"Smart Catheter" Developed For Prevention Of Catheter-Related InfectionsMain Category: Urology / Nephrology
Also Included In: Medical Devices / Diagnostics
Article Date: 27 Aug 2012
At the 244th National Meeting & Exposition of the American Chemical Society, researchers announced that a new "smart catheter" is being developed in order to prevent catheter-related blood and urinary tract infections.
The new catheter can sense the start of an infection, and can automatically release an anti-bacterial substance to fight the infection.
According to Dipankar Koley, Ph.D., a post-doctoral researcher in the lab of Mark Meyerhoff, Ph.D., at the University of Michigan, the "smart catheter" is being developed for both catheters inserted into blood vessels and the urinary tract.
"About 1.5 million healthcare-associated infections are reported in the United States alone each year, resulting in 99,000 deaths and up to $45 billion in extra health care costs.
Each year, around 30 million urinary catheters are inserted. Some of these catheters only remain in place briefly, such as during surgical procedures. However, some patients require long-term catheterization, such as individuals undergoing kidney dialysis, and those in intensive care units and long-term care facilities. The majority of these patients are already in frail health or are critically ill. As a result, major efforts to prevent catheter-related infections in health care settings are currently underway.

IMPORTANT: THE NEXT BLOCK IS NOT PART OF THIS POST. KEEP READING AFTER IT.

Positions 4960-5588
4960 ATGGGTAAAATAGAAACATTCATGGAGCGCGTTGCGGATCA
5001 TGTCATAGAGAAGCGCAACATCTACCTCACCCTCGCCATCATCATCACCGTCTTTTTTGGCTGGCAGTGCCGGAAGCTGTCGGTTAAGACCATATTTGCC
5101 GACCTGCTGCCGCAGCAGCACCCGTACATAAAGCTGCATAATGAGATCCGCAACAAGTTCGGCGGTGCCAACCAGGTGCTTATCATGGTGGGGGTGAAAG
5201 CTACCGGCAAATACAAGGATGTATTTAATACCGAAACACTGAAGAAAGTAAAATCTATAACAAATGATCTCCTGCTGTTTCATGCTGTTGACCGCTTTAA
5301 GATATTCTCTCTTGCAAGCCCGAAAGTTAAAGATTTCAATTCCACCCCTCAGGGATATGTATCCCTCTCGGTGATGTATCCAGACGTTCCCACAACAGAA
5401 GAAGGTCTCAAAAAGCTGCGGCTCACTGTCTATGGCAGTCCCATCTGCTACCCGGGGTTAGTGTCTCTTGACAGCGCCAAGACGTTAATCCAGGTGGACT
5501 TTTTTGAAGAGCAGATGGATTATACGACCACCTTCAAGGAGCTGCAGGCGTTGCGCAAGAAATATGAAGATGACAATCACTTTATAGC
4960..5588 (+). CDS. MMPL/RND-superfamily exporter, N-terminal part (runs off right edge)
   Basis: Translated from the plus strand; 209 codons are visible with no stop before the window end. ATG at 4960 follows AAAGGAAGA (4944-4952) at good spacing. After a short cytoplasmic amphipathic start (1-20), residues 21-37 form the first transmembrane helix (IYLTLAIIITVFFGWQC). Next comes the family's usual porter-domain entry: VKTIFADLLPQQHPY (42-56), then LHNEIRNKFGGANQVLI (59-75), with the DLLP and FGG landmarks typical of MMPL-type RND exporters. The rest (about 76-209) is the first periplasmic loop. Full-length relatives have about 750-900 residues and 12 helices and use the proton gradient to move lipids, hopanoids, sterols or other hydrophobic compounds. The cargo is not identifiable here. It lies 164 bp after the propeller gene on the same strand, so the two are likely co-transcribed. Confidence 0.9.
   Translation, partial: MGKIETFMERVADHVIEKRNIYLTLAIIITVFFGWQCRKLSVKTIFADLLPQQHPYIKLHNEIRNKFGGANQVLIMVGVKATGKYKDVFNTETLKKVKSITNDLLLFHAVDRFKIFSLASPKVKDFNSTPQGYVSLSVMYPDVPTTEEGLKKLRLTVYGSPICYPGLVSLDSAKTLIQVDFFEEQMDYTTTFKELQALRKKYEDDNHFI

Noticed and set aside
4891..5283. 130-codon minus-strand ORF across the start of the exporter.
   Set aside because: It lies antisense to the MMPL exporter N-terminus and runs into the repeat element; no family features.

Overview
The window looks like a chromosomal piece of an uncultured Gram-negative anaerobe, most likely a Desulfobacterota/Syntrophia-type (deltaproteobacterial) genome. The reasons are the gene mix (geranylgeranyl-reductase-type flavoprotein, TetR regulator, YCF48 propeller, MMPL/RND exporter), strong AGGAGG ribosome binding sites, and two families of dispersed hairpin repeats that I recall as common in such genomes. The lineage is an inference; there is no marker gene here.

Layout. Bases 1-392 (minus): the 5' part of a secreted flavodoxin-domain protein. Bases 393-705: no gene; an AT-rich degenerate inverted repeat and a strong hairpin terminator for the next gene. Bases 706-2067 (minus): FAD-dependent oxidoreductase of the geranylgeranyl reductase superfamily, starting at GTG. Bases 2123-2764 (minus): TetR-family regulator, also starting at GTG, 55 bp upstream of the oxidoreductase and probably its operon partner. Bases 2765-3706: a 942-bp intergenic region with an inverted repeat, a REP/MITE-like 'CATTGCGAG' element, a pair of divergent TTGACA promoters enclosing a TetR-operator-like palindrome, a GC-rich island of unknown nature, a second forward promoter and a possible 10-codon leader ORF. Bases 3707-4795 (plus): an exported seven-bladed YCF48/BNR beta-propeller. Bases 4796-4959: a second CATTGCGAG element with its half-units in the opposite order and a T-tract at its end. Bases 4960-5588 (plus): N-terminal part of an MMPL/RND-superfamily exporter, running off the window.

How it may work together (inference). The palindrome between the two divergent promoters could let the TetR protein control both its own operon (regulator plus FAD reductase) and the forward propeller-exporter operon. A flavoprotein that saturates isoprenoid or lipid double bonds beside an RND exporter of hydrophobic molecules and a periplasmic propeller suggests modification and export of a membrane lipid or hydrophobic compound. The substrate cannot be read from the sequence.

Although, infection-fighting catheters are already available and work by releasing antibiotic substances continuously. However, the new smart catheter, called the electromodulated smart catheter, senses the start of an infection, and only then releases its antibiotic substance, nitric oxide (NO).
The new smart catheter senses changes in the pH, or acid-base environment, around the catheter. Certain changes signal the critical point when bacteria have formed a sticky film on the catheter, and their numbers have increased to the point where a health-jeopardizing infection begins. At that point, the catheter "turns on" and releases NO, which disrupts the bacterial films and stops an infection. It then switches "off", preserving its reserves of NO-generating material.
Written By Grace Rattue
Copyright: MediLexicon International Ltd
Original article posted on Medical News Today.
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